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Did word spread as far as Vietnam that it was shinty’s big weekend in the Highlands?

By Erin Miller

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The Camanachd Association's current Facebook page.
The Camanachd Association's current Facebook page.

The Camanachd Association has recently fallen victim to hacking of their social media account.

Shinty's governing body stated: “We have since rectified the situation but we are unable to change our name so soon after it was last changed”.

The Camanachd Association has managed to get the reins of their page back and have told the Courier that "there was no serious or long-lasting danger, just a major inconvenience".

Since then they have managed to get back to some sort of normal, sharing content from the busiest weekend in the shinty calendar. This weekend the Camanachd Cup final took place at the Bught Park in Inverness between Kingussie Camanachd Club and Oban Camanachd, it was also a celebration of the 100th anniversary of the competition as well as a farewell to the ‘voice of shinty’, commentator, Hugh Dan MacLennan.

As it turns out, the page was actually hacked on the evening of the Camanachd Cup Final. Perhaps hackers knew that the shinty world would be distracted by the big event?

Aarron Duncan-MacLeod, marketing and communications manager for the Camanachd Association, said: “The association was the victim of a hacking scheme on the night of September 16. Needless to say this has been an inconvenience for us, but luckily, there was no lasting damage done as we were able to recover our account and lock the hackers out.”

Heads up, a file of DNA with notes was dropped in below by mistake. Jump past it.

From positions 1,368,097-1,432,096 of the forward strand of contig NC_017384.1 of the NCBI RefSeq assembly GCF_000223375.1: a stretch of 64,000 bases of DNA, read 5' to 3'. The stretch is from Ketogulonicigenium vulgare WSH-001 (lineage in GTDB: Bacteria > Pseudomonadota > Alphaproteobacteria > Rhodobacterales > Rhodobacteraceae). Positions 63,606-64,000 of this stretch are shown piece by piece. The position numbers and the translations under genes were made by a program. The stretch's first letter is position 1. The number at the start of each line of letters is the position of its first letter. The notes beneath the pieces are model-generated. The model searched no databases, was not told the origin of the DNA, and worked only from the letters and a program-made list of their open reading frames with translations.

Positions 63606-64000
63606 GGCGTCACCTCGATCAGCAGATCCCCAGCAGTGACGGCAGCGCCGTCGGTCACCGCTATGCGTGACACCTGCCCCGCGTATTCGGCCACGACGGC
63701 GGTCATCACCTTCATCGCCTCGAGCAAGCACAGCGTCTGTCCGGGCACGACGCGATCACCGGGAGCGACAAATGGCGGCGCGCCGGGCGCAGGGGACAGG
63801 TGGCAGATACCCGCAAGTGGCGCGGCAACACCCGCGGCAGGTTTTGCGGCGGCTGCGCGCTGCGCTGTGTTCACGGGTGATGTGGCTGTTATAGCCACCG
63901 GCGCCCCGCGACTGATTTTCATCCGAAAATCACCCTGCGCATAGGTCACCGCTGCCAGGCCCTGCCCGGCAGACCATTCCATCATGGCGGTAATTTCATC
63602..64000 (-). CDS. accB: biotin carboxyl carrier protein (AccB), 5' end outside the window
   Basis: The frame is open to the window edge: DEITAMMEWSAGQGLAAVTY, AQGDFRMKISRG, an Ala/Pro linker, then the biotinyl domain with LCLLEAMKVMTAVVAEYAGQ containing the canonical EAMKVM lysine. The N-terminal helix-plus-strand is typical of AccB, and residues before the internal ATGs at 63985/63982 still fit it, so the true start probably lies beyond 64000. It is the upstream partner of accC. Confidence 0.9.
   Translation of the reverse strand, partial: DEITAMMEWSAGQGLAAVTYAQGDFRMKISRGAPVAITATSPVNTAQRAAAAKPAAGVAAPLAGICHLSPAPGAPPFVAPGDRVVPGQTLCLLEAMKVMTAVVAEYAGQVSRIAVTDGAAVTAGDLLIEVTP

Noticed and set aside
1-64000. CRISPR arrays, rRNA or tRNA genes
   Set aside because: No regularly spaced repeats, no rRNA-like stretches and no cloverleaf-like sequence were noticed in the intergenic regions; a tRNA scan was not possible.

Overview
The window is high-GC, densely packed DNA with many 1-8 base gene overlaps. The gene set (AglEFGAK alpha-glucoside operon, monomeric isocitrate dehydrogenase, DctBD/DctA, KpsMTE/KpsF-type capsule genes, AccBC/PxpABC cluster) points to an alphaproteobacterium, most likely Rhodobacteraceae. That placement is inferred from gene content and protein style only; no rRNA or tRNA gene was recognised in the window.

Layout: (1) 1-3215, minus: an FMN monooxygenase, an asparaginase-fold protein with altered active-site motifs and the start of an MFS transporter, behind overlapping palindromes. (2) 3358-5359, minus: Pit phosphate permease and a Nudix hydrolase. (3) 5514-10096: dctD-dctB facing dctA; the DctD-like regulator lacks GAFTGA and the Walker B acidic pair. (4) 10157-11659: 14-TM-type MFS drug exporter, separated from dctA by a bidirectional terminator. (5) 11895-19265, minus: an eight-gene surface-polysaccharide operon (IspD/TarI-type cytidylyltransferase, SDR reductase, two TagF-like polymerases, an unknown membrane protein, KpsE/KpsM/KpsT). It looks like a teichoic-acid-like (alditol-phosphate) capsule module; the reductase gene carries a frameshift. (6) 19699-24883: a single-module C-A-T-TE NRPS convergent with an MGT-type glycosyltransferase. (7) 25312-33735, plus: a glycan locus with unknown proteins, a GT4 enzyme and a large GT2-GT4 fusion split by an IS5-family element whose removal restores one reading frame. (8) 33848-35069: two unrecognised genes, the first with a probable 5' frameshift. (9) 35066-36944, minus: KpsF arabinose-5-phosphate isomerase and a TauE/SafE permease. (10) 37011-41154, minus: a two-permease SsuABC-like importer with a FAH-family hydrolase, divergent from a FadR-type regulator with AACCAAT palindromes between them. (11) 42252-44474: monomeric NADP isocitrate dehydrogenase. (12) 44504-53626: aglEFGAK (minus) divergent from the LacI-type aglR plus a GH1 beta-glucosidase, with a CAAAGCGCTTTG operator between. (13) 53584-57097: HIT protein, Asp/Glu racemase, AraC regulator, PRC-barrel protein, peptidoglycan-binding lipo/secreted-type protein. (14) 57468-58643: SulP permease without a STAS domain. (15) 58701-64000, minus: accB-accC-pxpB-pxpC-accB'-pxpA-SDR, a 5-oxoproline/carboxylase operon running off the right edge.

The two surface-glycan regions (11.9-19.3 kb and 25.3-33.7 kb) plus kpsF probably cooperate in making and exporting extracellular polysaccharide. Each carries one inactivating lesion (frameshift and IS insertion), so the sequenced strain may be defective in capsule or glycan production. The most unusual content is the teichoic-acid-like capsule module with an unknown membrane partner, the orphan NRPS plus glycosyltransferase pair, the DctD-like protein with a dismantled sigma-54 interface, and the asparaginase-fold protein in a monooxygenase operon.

Facebook’s policy for changing a page’s name states that you can only change your name every 60 days – so will the Camanachd Association be operating under the title of “Khoai Sâm Đất - Y Tý Lào Cai” for almost two months?

Aarron spoke about the problem the association is facing with trying to change back their name: “The only remaining issue is that they changed our name on Facebook – something that you can only do once every 60 days for security reasons (very ironic), however association staff are working with colleagues at Meta to have our name changed back to Camanachd Association, at which point we will be able to put the whole business behind us!”

The Inverness Courier has been doing their own research into trying to find out what exactly the Camanachd Association’s new title means. Online translators detect Vietnamese as the language used in the title.

It appears that the latter half of the title is actually the place name of a small village in the north west of Vietnam near its border with China. “Y Tý” is in the Bát Xát District of “Lào Cai”.

As for the first half, this is proving more difficult to translate, but it appears to be a type of potato species that is grown in this Vietnamese region.

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